ALBANESE: 25 million people in July and we know that that is some two decades earlier than what was anticipated in Peter Costellos first intergenerational report. Urban congestion, population distribution, are issues which are challenges for our national economy. We know that urban congestion will cost, for example, according to Infrastructure Australia, some $53 billion by 2031 if it is not addressed. We also know that in terms of population distribution the concentration of new migrants moving to Sydney and Melbourne has placed a lot of pressure on liveability in those cities and also in southeast Queensland. But good policy should require a response that goes over many terms and goes beyond one political party being in office. Thats why Bill Shortens suggestion to Scott Morrison should have been taken up, to look at settlement policy, to look at urban congestion, to look at infrastructure issues. To look at issues including labour market issues, and whether were doing enough to ensure that when jobs are available, whether in regional Australia or in our capital cities, theyre filled first by Australians, where that is possible. And that training for future job opportunities is ensuring that young Australians can fulfil the jobs of the future. I find it somewhat ironic that a government that when it came into office cut funding for the Brisbane Cross River Rail project, which it still refuses to fund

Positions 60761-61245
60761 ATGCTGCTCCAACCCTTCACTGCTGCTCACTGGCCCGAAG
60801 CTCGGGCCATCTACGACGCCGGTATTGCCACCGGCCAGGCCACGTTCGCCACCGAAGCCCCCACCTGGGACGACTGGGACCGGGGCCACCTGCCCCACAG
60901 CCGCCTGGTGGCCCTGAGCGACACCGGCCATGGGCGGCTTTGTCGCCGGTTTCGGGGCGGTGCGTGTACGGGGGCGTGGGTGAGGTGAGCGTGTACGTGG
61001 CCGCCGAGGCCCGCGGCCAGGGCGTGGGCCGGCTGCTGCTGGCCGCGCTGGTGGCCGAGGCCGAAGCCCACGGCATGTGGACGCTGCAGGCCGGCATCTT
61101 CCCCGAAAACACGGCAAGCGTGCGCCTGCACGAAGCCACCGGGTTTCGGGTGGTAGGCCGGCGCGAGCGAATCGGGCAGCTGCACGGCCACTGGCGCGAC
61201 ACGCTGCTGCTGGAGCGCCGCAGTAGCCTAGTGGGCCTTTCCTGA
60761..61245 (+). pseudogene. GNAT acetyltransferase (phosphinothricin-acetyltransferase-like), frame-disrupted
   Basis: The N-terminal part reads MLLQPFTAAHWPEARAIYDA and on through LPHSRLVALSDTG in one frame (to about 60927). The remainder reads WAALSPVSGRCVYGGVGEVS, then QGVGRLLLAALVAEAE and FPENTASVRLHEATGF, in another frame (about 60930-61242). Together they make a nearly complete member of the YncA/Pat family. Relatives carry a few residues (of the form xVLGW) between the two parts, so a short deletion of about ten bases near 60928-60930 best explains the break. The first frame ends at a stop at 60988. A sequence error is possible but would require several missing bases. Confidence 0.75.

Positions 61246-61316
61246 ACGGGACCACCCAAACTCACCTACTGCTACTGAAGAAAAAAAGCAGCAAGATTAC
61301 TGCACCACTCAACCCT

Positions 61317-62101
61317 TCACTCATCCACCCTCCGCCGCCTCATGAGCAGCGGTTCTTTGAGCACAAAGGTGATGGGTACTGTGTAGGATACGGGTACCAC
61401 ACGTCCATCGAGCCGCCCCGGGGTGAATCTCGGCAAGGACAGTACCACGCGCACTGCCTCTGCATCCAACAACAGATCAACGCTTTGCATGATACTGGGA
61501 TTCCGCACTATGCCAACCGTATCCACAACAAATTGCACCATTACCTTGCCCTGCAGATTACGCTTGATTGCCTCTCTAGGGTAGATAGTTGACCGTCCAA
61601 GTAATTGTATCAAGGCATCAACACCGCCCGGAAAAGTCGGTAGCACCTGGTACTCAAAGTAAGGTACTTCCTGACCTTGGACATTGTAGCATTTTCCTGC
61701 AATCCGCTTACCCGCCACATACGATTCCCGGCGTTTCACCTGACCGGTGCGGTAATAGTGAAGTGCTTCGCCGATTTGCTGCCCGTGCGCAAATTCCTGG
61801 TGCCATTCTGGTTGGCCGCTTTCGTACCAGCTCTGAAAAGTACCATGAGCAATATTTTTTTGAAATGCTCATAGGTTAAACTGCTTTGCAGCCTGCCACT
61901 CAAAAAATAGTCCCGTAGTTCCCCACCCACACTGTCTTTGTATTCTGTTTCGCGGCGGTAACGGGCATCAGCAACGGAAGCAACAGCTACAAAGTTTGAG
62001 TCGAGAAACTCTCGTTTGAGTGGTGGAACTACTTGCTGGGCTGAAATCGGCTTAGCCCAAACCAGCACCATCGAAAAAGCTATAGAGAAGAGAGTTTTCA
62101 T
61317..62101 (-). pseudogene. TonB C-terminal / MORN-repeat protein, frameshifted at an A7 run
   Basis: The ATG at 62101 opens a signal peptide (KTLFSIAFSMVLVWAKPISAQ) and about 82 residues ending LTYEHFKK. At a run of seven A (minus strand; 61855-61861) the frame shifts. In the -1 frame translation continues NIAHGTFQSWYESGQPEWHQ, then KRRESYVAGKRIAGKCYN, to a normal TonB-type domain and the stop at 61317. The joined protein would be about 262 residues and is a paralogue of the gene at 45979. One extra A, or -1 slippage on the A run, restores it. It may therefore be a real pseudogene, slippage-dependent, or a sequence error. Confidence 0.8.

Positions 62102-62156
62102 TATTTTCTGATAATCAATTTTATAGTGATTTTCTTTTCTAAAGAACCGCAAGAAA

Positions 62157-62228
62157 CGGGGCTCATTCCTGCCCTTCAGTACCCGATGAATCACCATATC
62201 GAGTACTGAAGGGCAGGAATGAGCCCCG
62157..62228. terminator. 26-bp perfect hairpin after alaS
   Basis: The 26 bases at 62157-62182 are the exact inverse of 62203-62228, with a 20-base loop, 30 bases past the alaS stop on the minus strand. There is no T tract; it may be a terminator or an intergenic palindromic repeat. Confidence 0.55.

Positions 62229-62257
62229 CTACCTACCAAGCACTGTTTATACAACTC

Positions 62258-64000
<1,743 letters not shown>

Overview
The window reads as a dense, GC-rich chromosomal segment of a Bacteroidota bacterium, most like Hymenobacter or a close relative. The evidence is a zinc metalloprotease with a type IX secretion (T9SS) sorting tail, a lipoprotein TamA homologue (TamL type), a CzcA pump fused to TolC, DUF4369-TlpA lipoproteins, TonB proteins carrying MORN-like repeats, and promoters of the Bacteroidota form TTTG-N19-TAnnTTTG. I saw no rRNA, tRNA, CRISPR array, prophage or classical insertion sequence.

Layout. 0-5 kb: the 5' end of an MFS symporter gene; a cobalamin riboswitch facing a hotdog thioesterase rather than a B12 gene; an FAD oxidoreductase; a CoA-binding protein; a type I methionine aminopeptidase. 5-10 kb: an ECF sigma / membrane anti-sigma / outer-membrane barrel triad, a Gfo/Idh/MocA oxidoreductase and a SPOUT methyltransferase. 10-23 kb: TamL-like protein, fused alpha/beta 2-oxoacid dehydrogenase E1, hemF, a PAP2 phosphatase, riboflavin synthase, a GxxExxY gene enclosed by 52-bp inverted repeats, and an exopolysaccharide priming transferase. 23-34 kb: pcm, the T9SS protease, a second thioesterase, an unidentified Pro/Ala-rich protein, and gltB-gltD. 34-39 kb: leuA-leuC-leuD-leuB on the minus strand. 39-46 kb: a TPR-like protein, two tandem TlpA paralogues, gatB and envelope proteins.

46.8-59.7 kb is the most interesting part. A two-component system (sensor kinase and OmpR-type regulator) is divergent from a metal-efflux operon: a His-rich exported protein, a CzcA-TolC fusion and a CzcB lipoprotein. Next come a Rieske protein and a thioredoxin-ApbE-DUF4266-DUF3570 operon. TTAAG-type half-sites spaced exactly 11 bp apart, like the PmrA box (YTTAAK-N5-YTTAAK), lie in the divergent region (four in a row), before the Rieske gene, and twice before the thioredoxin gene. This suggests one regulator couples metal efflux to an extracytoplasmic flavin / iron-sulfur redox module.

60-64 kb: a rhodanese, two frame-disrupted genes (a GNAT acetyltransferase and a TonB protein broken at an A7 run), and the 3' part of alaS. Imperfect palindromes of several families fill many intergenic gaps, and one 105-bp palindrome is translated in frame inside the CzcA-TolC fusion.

[cuts back to studio]
CONNELL: Shadow Infrastructure Minister Anthony Albanese. Now the other part about this of course is the congestion side of things. Is Sydney just about full?
HUSIC: Well I notice that Alan Tudge says that this is a congestion-busting, this is the phrase that they use all time, move. Which is instead of actually getting the movement issues addressed in our big cities they just move people outside of them. In my part of western Sydney, just bear this in mind, theres $10 billion already going into Sydney, but none of it is going on congestion-busting. Its going on one project the airport. Theres no new motorway investment, no investment to basically de-clog public transport in our area, to improve access to public transport in our area. The Government needs to looks seriously at what investment it is making in urban infrastructure that will get people moving, instead of just going oh well if we move people out into other areas and create new problems beyond the major cities and then just dust off their hands. Thats not a fair dinkum approach.
CONNELL: Is anything coming for your area from the Federal Labor party perhaps in the coming election?
HUSIC: Well one of the things I certainly as a parliamentarian in western Sydney am pushing for the investment in the M9 motorway that will run parallel to the M7, looking a new ways of opening up new corridors for public transport on existing motorways as well and the challenge of decongesting the western line of the Sydney railway network, which is huge. These are things that I think need to be seriously looked at. Obviously well look at the broader plan when it actually, the details get announced by the government and there is some value in boosting populations beyond our cities, but we dont want this to be a thought bubble with no serious or hard yakka behind it in making it a reality.
CONNELL: Okay. Now the Communications Minister has been saying were at a turning point in the online realm, I know youre very interested in this area, that it cant be an ungoverned space, do you agree?